Sunday, August 30. 2015
I want to start with the text of a short speech that Laura Tillem gave at a demonstration at the office of Rep. Mike Pompeo (R-Koch). It does a nice job of summarizing the basic points in favor of the Iran Deal, which Pompeo, in typically kneejerk fashion, opposes.
Of course, this is tailored a bit for the Wichita, Kansas audience. The appeal to "open-minded" and "independent" Republicans is partly because the Republicans have such a stranglehold on elective office in Kansas, but such people have been scarce since the Great 2010 Purge. Still, but Sens. Roberts and Moran embraced Obama's normalization efforts with Cuba (as well as his TPP nonsense), and both opposed Obama's request for authorization to use force against Syria (although they didn't object when Obama didn't ask, as in Libya or later in Syria once ISIS clouded the issue). On the other hand, Pompeo, like Sens. John McCain and Lindsey Graham, never saw a war he didn't want to jump into (he's a West Point grad, has run aerospace and oil businesses, rushed to the head of the NSA fan club, and did yeoman service as one of the Republicans' Benghazi! clowns -- he's so intransigent he made Bill Kristol's dream list of "October Surprise" presidential candidates).
The case for supporting the Iran Deal is so overwhelming you have to question the sanity (and/or ethics) of anyone opposing it. Netanyahu opposes it, as far as I can discern, for three reasons: (1) because he is in principle opposed to anything that reduces the usefulness of a marketable enemy (Iran is the prime example, because Americans remain prejudiced against the people who overthrew their beloved Shah, and because Israeli leaders need foreign distractions to avoid talking about the Palestinians); (2) because the internal political dynamics of Israel favors right-wing leader who prove their toughness by never compromising with anyone (even though Israelis negotiated in private with the PLO pre-Oslo, when they refused to agree on a shape of a table for public meetings, and are reportedly negotiating in secret with Hamas now -- if/when such negotiations bear fruit, you can be sure that right-wing leaders like Netanyahu will condemn and undermine them); and (3) Netanyahu has made a personal ploy to bind his party to the Republicans in some sort of grand anti-Obama coalition, which thus far the Republicans are playing along with (among other things, this makes Netanyahu look to his homies like a big player in American politics, and encourages Americans to view Likud as the unified face of Israel). None of these reasons have to do with the effectiveness of the Deal at curbing the Iranian nuclear weapons threat, suggesting Netanyahu never took the threat seriously in the first place. (Gareth Porter wrote a whole book to that effect: Manufactured Crisis: The Untold Story of the Iran Nuclear Scare . Trita Parsi wrote an earlier  book, Treacherous Alliance: The Secret Dealings of Israel, Iran, and the United States, on the relationship of Iran and Israel over time, pointing out that Israel discovered an existential threat in Iran not when the Ayatollahs came to power but when a new enemy was required after Iraq was disarmed in 1991.)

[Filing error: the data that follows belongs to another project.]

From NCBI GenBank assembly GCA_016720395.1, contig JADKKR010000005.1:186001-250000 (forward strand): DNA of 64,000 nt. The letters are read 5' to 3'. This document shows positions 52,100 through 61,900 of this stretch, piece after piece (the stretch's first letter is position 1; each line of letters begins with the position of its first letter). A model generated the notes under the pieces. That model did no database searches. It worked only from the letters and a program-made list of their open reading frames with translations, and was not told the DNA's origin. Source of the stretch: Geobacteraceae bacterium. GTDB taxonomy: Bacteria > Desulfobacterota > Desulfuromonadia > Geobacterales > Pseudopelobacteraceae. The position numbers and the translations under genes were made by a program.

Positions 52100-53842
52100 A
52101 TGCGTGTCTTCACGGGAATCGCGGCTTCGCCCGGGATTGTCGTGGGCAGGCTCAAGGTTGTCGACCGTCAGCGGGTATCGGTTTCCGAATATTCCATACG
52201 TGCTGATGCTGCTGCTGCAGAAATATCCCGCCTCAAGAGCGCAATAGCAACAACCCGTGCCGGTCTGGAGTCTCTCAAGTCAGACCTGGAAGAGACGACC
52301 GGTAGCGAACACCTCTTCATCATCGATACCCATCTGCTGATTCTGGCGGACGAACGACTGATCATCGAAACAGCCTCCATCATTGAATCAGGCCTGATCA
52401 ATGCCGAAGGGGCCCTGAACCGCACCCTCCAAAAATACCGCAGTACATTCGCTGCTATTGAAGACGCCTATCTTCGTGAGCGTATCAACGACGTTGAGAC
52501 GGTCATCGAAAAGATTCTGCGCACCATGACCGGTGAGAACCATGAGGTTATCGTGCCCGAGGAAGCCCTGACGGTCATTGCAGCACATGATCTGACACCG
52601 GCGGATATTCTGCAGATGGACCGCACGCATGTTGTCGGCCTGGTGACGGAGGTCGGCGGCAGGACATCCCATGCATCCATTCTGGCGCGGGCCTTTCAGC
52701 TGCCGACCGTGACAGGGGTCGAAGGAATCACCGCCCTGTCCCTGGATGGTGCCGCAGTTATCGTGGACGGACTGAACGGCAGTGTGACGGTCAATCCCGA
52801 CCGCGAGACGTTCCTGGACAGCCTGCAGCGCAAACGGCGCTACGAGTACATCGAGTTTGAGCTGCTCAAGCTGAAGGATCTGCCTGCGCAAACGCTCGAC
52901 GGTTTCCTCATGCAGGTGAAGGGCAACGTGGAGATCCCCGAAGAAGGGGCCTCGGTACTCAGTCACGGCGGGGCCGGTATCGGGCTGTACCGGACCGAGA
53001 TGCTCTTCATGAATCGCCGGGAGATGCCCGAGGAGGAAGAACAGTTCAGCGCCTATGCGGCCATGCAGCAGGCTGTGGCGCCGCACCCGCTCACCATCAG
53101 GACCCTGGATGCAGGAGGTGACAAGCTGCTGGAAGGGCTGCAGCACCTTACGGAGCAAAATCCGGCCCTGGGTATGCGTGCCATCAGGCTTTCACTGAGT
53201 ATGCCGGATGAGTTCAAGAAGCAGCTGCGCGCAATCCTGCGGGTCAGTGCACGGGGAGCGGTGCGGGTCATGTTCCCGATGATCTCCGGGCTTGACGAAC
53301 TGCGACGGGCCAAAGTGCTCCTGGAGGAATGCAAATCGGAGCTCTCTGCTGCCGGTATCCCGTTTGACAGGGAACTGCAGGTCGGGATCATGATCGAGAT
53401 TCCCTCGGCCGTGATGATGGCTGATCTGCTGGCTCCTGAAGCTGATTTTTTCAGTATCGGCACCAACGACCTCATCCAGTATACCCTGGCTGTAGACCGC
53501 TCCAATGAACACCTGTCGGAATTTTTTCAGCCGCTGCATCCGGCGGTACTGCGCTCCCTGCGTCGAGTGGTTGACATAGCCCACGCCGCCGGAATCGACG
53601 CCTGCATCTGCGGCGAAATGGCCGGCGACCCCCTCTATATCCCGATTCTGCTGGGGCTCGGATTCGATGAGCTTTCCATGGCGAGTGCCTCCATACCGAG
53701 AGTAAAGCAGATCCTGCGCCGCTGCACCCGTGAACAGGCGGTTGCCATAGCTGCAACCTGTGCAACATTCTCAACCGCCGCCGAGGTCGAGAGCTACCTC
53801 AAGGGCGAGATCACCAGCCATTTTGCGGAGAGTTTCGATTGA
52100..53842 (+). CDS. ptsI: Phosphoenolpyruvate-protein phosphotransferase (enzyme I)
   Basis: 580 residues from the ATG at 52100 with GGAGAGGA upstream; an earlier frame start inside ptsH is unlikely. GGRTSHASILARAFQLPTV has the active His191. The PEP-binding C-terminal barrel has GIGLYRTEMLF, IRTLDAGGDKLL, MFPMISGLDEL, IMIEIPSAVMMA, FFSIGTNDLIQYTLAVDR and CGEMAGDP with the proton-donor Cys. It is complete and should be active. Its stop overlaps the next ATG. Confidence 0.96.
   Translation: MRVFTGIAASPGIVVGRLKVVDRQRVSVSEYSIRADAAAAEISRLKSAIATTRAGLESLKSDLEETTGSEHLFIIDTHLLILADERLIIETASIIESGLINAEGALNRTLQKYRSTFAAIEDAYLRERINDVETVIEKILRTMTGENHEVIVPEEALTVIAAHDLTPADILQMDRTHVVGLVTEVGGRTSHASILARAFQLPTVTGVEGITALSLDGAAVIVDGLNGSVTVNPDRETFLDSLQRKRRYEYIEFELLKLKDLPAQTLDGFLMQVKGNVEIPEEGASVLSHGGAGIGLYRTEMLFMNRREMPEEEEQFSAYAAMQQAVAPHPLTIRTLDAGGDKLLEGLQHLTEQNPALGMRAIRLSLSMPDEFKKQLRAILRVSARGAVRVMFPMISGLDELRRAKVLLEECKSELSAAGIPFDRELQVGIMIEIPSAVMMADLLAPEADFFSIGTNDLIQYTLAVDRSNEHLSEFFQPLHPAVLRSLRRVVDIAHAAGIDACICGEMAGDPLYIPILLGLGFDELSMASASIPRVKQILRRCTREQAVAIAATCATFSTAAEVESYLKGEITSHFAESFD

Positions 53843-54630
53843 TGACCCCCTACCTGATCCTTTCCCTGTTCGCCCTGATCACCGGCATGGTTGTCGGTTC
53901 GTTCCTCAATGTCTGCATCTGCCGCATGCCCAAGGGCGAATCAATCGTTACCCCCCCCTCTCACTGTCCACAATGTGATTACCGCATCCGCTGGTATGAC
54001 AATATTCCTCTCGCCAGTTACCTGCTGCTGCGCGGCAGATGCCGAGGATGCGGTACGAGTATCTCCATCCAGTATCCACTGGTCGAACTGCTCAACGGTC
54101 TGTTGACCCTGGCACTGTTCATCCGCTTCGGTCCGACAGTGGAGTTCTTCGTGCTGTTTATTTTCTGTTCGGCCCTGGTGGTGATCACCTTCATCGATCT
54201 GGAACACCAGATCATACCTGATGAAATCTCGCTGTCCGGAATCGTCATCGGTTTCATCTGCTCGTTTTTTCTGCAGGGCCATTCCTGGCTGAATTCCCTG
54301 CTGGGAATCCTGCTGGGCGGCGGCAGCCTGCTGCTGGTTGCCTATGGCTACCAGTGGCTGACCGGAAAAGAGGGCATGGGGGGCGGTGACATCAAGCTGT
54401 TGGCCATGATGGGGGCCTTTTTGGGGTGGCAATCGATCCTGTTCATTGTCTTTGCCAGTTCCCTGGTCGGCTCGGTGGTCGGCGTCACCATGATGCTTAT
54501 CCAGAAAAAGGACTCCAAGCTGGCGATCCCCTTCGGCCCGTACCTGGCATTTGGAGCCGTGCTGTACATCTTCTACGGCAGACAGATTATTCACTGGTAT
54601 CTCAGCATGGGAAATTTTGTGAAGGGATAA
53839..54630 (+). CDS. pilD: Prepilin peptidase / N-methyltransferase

Obama, on the other hand, seems to have taken the Iranian threat seriously, inasmuch as he bothered to build a coalition with Russia and China that put serious teeth into sanctions, then used that leverage to negotiate a strictly verifiable Deal that ensures that Iranian nuclear technology cannot for many years, if indeed ever, be used to build nuclear weapons. Anyone who took the Iranian threat seriously should be delighted by the Deal, and anyone who isn't -- that is, anyone who claims the previous regime of harsh sanctions, clandestine warfare, and periodic threats of Israel and/or the US bombing select targets would be more effective than inspections based on official agreements -- cannot be taken seriously.
That means Netanyahu and his AIPAC cronies, and it also means the Republicans. The latter's rejection of the Deal is little more than an effort to tarnish one of Obama's signature accomplishments, built on the casual prejudice that Obama and the Democrats are intrinsically weak on security, and the even more casual assumption that Republicans, by snarling more, are tougher. (I won't bother demolishing this, in large part because I think Obama is already way too belligerent for the nation's good.) So most Republicans see this as a game, one they've been playing without much evident downside (forgetting Bush-Cheney), so they don't expect anyone to call them on their warmongering. On the other hand, it's interesting that they agreed to a process they cannot possibly win -- Obama only needs to sustain a veto, which can be done by the Democratic minorities in either house -- so no matter how much they rant and rave the deal will go through. And if, say, Ronald Reagan's demagogic attacks on Jimmy Carter's Panama Canal Deal in 1980 are any indication, they'll never act on what they're threatening now. (Indeed, even when Reagan's VP became president and invaded Panama, he didn't make any effort to renege on ceding the Canal to Panama.)